Tres Ponts: Gateway to Spain

Next time you plan a trip to Margalef, Chulilla or El Chorra, don’t forget to add a stop in the far north of Spain. You won’t regret it

As you probably know, Spanish limestones are a popular winter refuge for sport climbers. Even absolute beginners are doubtless familiar with Siurana, Margalef and Oliana. Tres Ponts, on the other hand, is relatively unknown, even though it has virtually all the highlights of the famous Spanish destinations – only on a smaller scale. Plus, it’s located on the way to those areas.

It lies it in the foothills of the Pyrenees, in the Segre River canyon. The solid grey limestone at Tres Ponts offers all kinds of holds, from power-draining tiny pinch holds to comfortable jugs. In addition, it provides cracks, stalactites and some pockets here and there. Everything is dispersed equally over the wall, allowing you to choose among warm-up routes of grade 6 according to the French classification and laid back 7s, or athletic 8a’s ,8b’s etc.

With only 80 routes, Tres Ponts is too small a climbing destination to make it the centrepiece of your trip. But if you’re coming to Spain by car over the northern border, you should definitely stop by to take a break from driving and stretch your body. Visiting Tres Ponts is also a great way to spice up your trip if you’re coming to Spain by plane, especially to Catalonia or Lleida. It’s just a stone’s throw away from the super famous Oliana, which is popular mainly with elite climbers. Tres Ponts, by contrast, can satisfy those of us who are less ambitious, aiming for 8b+ routes or less and enjoy ascending French 7s.

Recommended routes

At Tres Ponts, you have the opportunity to try all kinds of holds on vertical faces, gentler slabs (of lesser difficulty), as well as on hardcore overhangs. Climbing at Tres Ponts is a good way to get into zone and prepare for the rest of your trip, wherever it is that your heart and ambition take you.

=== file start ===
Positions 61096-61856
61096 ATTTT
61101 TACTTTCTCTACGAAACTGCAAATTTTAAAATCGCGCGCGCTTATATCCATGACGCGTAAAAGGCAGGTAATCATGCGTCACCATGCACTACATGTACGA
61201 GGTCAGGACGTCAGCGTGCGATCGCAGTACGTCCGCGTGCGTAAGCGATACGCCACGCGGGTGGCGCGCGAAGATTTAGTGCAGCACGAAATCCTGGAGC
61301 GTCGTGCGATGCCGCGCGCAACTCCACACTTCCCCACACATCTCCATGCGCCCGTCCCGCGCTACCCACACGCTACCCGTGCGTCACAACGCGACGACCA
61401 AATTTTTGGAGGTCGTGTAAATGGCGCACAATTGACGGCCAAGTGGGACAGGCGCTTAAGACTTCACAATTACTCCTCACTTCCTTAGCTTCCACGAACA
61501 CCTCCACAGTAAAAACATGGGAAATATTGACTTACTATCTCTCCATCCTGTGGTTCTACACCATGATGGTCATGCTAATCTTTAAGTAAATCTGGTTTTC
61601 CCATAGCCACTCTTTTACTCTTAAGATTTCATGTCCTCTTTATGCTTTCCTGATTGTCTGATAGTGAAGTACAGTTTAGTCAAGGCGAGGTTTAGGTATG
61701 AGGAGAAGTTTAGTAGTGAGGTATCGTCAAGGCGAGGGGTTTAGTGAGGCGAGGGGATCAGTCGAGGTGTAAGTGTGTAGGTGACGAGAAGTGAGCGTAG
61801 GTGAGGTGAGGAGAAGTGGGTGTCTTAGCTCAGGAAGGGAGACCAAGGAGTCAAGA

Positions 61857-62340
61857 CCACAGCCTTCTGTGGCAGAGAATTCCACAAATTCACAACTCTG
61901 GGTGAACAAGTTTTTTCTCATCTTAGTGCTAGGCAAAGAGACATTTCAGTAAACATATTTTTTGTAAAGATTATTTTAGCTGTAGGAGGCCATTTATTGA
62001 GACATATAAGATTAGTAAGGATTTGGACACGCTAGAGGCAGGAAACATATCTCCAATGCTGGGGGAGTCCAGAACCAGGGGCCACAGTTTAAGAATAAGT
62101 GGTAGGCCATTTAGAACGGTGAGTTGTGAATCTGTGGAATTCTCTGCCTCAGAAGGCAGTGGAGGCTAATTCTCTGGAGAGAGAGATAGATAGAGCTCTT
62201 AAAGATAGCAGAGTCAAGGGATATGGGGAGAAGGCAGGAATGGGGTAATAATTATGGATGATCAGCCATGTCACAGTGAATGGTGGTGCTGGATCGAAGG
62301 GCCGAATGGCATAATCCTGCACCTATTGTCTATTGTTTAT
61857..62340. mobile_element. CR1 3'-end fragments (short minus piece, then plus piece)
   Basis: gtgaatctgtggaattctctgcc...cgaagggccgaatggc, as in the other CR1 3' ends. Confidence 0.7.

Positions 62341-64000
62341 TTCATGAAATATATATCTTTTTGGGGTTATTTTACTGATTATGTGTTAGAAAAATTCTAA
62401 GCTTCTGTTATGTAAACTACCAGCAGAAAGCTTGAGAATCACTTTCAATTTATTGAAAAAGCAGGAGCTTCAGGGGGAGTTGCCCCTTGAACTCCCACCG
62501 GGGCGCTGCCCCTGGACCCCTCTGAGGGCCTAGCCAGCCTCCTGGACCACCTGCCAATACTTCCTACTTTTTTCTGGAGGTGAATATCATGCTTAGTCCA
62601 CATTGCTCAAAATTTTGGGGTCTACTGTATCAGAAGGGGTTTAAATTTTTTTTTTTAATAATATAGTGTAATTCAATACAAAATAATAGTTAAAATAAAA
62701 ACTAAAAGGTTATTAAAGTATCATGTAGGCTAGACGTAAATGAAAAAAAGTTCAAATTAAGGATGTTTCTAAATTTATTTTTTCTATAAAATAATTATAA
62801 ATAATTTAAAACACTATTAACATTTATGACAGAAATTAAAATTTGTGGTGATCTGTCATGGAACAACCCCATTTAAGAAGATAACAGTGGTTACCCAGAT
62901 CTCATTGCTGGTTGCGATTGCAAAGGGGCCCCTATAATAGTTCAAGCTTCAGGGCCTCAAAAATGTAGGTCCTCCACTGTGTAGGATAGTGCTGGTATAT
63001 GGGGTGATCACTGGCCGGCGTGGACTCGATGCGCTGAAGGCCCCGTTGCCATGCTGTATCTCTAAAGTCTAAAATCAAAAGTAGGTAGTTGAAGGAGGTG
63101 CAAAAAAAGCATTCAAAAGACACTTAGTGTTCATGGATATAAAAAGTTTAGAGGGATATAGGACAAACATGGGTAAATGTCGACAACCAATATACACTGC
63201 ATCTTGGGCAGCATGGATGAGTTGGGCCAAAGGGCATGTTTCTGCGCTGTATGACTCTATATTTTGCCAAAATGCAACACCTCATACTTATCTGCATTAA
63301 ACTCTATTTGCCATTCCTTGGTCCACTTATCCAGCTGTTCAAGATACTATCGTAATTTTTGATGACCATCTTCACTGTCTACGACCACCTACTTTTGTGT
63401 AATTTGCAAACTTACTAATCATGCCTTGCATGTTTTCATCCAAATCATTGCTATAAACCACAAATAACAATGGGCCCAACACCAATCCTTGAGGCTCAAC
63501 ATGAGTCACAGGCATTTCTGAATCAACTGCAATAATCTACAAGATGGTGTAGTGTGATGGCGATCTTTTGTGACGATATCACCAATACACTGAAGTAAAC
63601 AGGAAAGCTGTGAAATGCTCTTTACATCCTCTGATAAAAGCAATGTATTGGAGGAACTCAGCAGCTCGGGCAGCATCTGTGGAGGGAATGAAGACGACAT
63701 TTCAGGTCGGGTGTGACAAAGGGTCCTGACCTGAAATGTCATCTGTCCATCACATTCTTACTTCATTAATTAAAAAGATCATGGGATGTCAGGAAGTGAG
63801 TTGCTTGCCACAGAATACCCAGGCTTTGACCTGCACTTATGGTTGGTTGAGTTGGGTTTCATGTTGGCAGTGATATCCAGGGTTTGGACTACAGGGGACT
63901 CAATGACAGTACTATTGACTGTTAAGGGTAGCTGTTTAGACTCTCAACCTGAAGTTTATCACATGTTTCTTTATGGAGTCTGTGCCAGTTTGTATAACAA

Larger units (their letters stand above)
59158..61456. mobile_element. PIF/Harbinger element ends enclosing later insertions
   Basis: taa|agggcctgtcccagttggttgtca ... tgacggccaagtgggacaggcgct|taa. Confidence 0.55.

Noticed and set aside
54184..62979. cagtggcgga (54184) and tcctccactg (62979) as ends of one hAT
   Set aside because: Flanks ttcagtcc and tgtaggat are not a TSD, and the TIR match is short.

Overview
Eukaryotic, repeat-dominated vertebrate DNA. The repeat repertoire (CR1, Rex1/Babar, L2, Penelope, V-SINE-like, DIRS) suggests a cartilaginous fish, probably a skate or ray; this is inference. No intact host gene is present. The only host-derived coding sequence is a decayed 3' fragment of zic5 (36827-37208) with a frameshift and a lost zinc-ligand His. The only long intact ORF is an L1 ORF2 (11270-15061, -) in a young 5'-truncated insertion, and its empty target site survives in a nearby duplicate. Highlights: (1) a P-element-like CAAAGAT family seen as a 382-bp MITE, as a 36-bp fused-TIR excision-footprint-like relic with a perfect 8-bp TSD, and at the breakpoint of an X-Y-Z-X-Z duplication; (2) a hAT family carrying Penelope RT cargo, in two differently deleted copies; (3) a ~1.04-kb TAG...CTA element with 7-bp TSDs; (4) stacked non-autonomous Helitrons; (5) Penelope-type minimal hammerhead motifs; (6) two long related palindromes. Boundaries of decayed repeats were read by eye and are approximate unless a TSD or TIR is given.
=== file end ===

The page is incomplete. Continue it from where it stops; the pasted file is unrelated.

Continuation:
Anthrax L1 6b – One of the shorter routes (20 m), ideal for a warm-up. It’s followed by a 7c+ second pitch.

Joc De Mans 6b+ - Meandering across the pale orange wall, this route offers a variety of holds and moves. It’s followed by an 8a second pitch.

Bueno Bueno 7a – Demanding a diverse range of styles, a boulder with tiny holds starts the route, which is concluded with two different cracks at the top.

Instint Salvatge 7b+ - Test of endurance. A beautiful and very long route up a slight overhang leading to a rappel anchor, 35 meters above the ground.

Mandanga 7c – 30 meters of power-endurance climbing. You can easily fall, even from the final shelf.

El Batec 8a+ - According to the climbers who’ve done it, a long and a very nice overhang route.

You can’t go wrong with any of these routes. All of them look great and are well-secured.

Practical tips for your trip

If you’re coming from north, don’t forget to make a stop in Seu d’Ugell to buy groceries for several days. A little detour to Andorra is also worth it. The prices of gas there are way lower than in the rest of Europe, which explains the crowds of gas stations lining the main Andorran highway.

To get to the crags you first have to cross a very busy road, which is in itself an adrenaline experience. Once you’re done with this mental warm-up, you walk for another 2 minutes until you reach the rocks. The areas under the walls are pleasant places to rest and even kid-friendly, provided your kids are smart enough to stay away from the cliff above the Segre River or the busy road mentioned earlier.

The Tres Ponts routes are long. You can find 20 and often even 40-meter-long lines. Therefore, make sure to pack an 80 m rope and 20 quickdraws with you. Regardless of the route you climb, always make a knot on the loose end of the rope and tell your belayer to be particularly careful when lowering.

In February 2020, a new climbing guide called Guia d’escalada esportive de l’Alt Urgell, with more than 1700 routes in Tres Ponts and surrounding areas will be issued. Its author is a local climber named Miquel Blanco.

The closest town providing campsite accommodation as well as supplies of water and food is called Organyá.

Small but lovely

Tres Ponts is not a large climbing destination, but it’s definitely worth at least a one-day visit. Its strategic location near the northern border is also convenient for those who live far from Spain. Who knows, maybe you’ll stumble upon a challenging route and stay there a little longer.